I have surely not heard the last from Tanya or the other young women I’ll teach in the future.  I don’t love the idea of using my body as a teaching tool, but I don’t hate it, either.  My body isn’t an open topic for conversation, but it is right there for all to see.  Everything about me — where I live, how I live, where I went to school, the music I listen to, the people I have as friends, the way I talk — is part of what I have to teach my students, and that includes what I look like.  I can deny that or pretend not to know it, or I can use it and work with it.  If my calm response helps even one woman feel more at ease with her own body, more accepting of women’s bodies in general, I can accept all the out-of-left-field comments.

_____

Check out the rest of the slices of life over at Stacey and Ruth’s.

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13 thoughts on “My Body Politic

  1. Beautifully written! Like you my life is fairly transparent to my students. They know my music, my family, my friends, and lots of other things; however, fifth graders never comment on my body. They love for me to hug them and I’ve had them say, “Your so soft.” I’d rather be hard and lean, but I’ll take soft for now.

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    1. I think I’d be utterly stunned if 5th graders said to me the things my students say! There’s a fair amount of hugging that happens at my job — in my classroom, with my co-workers, with my co-workers’ children — and I definitely think part of the attraction is how nice it is to hug a big soft body. A “pillowy” body as a friend’s daughter once described it.

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  2. molly

    When they say how hard it is to be a public figure (politician, actor), they forget that teachers deal with this all the time. We all get ready for classes, knowing that they will be LOOKING at us. My students hardly ever comment, but when I made a casual reference last week to the fact that I am not a fashionable dresser, there was relieved giggling. They are so kind to me that they were relieved that I have no illusions about being an example of fashion. And I agree that any kind of example of freedom that you can give them is helpful, freedom from all the stereotypes that plague people, and especially women. Good job!

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    1. You made me giggle with your “relieved giggling”! I have no illusions about my fashion forwardness, either. I just wear what I like. I was pretty amused at WE LEARN when one of the women told me I had a really great sense of style.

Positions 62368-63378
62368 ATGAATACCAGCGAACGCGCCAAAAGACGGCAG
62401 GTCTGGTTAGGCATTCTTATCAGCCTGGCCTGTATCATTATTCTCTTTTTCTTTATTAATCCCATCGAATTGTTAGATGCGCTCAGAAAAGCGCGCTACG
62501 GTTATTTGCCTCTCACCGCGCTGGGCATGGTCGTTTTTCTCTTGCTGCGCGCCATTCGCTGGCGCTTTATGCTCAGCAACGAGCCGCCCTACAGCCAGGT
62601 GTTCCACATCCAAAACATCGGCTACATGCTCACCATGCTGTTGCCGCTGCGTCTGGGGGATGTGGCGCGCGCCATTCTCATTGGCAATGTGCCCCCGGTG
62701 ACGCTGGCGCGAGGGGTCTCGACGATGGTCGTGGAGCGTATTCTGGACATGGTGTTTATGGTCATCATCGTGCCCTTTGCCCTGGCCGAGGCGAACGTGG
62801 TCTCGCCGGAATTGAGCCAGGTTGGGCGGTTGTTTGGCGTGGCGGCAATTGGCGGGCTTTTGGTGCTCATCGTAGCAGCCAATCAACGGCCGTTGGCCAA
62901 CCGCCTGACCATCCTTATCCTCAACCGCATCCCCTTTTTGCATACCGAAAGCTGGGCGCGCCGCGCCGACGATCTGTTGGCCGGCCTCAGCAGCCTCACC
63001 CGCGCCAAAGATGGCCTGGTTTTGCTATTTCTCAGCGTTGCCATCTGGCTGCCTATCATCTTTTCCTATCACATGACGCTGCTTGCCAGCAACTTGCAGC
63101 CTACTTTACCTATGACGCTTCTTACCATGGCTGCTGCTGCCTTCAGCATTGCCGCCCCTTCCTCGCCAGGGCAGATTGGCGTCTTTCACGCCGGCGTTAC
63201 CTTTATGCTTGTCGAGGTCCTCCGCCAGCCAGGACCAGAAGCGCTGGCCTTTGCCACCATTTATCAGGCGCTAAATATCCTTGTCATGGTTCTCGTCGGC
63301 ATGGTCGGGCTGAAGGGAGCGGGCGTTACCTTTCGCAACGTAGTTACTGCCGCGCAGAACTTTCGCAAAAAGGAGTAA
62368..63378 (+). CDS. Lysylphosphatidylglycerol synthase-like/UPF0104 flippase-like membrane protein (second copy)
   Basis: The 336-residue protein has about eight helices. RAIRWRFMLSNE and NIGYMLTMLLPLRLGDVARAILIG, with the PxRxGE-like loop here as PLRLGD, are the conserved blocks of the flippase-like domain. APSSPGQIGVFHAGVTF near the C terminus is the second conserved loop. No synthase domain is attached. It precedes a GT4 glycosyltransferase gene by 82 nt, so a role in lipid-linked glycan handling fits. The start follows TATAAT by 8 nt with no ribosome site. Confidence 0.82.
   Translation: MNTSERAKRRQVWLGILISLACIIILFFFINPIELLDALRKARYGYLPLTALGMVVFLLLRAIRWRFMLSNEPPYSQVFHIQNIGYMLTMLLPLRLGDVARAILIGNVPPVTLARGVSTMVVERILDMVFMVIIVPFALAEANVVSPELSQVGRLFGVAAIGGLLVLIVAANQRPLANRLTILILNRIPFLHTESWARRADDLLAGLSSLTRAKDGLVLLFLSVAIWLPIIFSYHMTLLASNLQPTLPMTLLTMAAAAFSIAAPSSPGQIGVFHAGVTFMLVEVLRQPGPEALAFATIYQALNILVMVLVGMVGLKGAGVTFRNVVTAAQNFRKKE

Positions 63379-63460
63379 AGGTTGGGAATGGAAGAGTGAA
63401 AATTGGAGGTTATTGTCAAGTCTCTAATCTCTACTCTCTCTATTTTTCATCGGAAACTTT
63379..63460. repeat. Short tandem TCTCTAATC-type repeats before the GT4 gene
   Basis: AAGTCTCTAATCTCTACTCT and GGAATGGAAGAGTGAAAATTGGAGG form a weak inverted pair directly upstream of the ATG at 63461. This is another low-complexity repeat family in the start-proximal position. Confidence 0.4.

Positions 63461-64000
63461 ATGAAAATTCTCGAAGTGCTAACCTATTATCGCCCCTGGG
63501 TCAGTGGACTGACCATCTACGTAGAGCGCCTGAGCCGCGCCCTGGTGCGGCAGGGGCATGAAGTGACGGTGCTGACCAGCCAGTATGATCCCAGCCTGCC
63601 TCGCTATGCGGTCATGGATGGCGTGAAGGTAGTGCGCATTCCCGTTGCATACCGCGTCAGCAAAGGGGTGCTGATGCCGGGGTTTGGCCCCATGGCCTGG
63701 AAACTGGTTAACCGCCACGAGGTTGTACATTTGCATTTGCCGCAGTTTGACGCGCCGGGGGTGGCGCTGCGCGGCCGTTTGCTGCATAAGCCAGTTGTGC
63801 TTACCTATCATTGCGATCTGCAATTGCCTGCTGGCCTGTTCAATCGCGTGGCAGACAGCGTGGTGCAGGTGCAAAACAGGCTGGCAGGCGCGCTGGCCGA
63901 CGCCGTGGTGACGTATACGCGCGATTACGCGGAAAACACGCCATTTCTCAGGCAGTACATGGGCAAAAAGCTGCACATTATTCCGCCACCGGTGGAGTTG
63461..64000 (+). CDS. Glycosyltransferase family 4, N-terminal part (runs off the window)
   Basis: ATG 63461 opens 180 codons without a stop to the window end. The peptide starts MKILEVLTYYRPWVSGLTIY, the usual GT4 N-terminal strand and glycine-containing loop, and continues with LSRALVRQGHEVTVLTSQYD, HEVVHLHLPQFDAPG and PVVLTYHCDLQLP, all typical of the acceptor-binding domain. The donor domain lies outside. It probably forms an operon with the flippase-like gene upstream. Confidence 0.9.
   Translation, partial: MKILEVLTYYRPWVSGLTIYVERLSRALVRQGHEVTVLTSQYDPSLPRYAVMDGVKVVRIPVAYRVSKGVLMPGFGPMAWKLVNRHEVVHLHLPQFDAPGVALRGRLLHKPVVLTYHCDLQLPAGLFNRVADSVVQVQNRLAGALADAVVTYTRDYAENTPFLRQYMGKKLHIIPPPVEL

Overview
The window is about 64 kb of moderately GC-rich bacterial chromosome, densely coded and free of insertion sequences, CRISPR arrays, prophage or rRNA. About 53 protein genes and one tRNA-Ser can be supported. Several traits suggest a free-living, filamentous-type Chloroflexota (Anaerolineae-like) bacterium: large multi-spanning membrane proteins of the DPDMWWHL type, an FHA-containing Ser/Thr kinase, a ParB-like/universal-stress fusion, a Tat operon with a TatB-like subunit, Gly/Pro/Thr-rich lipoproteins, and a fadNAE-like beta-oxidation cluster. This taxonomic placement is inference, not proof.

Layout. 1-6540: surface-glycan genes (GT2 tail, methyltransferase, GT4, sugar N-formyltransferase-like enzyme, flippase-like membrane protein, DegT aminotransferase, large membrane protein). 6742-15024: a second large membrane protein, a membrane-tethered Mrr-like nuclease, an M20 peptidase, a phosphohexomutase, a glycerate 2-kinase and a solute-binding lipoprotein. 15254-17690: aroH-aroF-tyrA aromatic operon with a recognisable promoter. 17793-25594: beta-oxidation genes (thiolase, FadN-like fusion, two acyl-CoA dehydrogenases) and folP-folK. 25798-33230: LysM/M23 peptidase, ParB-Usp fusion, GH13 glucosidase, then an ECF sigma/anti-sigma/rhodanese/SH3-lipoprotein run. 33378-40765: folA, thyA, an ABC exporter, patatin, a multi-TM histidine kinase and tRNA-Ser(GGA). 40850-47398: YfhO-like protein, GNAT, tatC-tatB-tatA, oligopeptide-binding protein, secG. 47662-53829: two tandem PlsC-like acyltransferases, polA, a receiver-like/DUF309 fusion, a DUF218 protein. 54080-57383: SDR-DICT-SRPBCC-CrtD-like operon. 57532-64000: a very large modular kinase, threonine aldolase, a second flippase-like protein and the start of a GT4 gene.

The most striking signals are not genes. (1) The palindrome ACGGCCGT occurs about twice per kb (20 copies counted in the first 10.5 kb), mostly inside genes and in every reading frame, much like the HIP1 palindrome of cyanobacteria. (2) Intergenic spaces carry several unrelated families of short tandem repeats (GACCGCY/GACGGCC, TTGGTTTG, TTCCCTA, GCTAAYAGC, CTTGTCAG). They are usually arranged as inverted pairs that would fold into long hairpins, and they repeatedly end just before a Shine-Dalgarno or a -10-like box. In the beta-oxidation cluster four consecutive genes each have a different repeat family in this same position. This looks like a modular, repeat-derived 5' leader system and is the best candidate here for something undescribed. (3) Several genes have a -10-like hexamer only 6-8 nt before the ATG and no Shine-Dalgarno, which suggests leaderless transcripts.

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  3. Yes, beautifully written. I tell you, you keep taking me back. Right now I am teaching hormone-raging teens. I don’t get many provocative questions from the girls, but rather the boys. Question with out filters about relationship issues and wonderings about what I would do, and how they should proceed. Very uncomfortable!

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  4. coldspaghetti

    I can’t decide whether to feel that it’s good that she asked, or inappropriate… I guess maybe your response makes it a good experience. Your ability to be exactly what she (and they and all and on) need to hear in that moment in their development made what could (or should?) have been an inappropriate moment into a teaching moment.

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  5. I find myself equally bemused and exasperated by level of forwardness this generation has on subjects you and I wouldn’t have dared at that age. As a trainer myself, I fully get that balance of being seen and yet professional and yet still be ME. Granted my students are business professionals, but you’re right if a comment is to be made regarding my appearance, it will almost always come from a female.

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    1. Raivenne, I would love to be in a class of yours! I’ll be you are a totally dynamic trainer! (… and I’ll also bet that you handle all those exasperating comments perfectly!)

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  6. Pingback: The March Just Posts « collecting tokens